Mohammad from Denmark writes: I have a problem of making PDF file association in Windows 7, even though I have the Adobe Acrobat reader installed. Removed it and installed again, but still the problem persists. Maybe you have a trick to fix it, in that case would be nice to share it with me and the others.
Windows 7 features several different ways to associate files with specific programs, so if one of them doesn’t take for some reason, there are still other options available to associate PDF files with Adobe Reader. In this situation uninstalling and reinstalling Adobe is always a good idea, as it removes all old settings, but since the reader already went through that process we’ll start with changing the PDF file association instead.
To force Windows to always open a PDF file with Reader, open the Start menu and click the “Default Programs” button on the right side of the menu.
Click the link labeled “Associate a File Type or Protocol with a Program” at the center of the Default Programs window.
Scroll down through the list of file extensions and highlight the “pdf” entry, and then click the click “Change Program” button at the top-right corner of the window.
Click “Browse” and select the “Adobe Reader” program. Repeat the file association process with the “pdfxml” file extension.
Click the “Close” button and Reader should now automatically open PDF files. If it doesn’t, right-click any PDF file on your computer and select the “Open With” option.
Click “Browse” and select the Adobe Reader program, but make sure the check box at the bottom of the screen labeled “Always use the selected program to open this file” is checked. Click “OK” to associate PDF files with Adobe Reader.
If these Windows options don’t do the trick, you can also associate PDF files with Reader directly In the Adobe Reader program itself. Load a PDF file in Reader and open the “Edit” menu at the top of the screen. Select the “Preferences” option at the bottom of the menu.
Navigate to the “General” tab at the left side of the screen and click the “Select Default PDF Handler” button at the bottom of the window.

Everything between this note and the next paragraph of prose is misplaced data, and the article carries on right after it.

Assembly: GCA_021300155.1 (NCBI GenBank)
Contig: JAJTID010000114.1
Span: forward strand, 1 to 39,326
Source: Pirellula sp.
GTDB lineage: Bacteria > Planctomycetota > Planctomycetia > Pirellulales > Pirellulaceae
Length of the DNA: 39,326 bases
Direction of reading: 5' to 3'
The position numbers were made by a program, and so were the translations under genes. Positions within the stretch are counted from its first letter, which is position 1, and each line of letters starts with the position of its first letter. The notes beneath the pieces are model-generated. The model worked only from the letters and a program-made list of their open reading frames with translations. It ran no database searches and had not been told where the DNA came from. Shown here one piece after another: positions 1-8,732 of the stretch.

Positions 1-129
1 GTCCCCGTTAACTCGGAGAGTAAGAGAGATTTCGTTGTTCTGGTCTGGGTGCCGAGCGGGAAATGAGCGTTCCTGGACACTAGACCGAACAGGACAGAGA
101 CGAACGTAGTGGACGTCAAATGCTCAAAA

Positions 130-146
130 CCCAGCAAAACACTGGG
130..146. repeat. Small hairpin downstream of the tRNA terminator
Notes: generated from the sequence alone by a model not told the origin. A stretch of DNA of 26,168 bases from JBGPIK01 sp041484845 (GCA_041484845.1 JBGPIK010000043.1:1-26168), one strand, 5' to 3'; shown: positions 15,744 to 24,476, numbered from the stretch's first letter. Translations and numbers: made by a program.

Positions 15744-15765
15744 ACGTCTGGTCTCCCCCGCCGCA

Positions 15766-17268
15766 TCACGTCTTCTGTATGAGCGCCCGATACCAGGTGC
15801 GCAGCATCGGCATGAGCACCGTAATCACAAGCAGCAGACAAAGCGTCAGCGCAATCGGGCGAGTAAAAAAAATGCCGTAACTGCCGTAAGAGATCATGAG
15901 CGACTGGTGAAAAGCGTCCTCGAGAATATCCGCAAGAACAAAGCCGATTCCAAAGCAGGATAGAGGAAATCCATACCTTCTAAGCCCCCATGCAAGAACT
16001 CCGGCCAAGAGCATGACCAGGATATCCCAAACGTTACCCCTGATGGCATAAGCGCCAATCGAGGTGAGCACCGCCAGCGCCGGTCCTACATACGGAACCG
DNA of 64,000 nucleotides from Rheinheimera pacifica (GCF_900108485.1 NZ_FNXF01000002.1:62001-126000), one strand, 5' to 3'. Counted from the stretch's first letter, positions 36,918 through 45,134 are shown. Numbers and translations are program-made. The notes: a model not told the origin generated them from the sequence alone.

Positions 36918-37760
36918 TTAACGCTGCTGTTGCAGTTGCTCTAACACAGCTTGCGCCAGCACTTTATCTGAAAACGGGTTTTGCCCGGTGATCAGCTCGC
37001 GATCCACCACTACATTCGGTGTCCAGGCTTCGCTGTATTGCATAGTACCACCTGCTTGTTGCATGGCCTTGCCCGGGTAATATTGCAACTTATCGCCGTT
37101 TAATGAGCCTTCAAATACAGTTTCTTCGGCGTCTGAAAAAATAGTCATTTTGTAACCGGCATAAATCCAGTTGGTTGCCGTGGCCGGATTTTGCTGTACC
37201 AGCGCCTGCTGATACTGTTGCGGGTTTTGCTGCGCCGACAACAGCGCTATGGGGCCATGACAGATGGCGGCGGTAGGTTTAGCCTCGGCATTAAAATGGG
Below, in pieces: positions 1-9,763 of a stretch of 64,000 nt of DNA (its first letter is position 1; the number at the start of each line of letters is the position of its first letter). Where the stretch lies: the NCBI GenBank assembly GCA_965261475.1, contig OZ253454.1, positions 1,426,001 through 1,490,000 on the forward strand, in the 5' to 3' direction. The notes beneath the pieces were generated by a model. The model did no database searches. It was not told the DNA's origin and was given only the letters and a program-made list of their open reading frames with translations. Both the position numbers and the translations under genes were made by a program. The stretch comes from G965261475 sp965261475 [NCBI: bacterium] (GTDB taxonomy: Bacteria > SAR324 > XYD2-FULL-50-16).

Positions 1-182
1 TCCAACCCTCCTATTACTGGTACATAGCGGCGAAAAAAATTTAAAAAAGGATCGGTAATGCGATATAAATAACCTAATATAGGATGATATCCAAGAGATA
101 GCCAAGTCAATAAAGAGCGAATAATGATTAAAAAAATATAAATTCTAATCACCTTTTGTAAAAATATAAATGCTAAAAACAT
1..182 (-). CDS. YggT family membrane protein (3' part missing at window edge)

Choose your version of Adobe Reader from the drop down menu and then click the “Apply” button.
In most cases the above mentioned steps should fix the problem, but if Windows still isn’t remembering that PDF files should be opened with Reader you likely have an issue in the registry that needs to be manually changed. Keep in mind that changing registry settings can cause serious problems, so be sure to back up any important data before proceeding. To access the registry editor, open the Start menu, type “regedit” in the search box, and click the “regedit” icon.
Open the folder labeled “HKEY_CLASSES_ROOT” at the top of the list of registry folders.
Scroll through the list of file types and click the entry labeled “PDFFile.OpenDocuments.”
Locate the entry labeled “Default” in the panel at the right side of the window. Right-click the entry and select “Modify.”
Type “Adobe Acrobat Sharepoint OpenDocuments Component” (without the quotation marks) in the text box and click “OK.” Restart the computer to save the change.
In the event your computer still won’t associate PDF files with Adobe Reader, you could instead download and install a different PDF reading program – such as PDF X-Change Viewer, Fox It, or Sumatra PDF – and then associate PDF files with that program instead.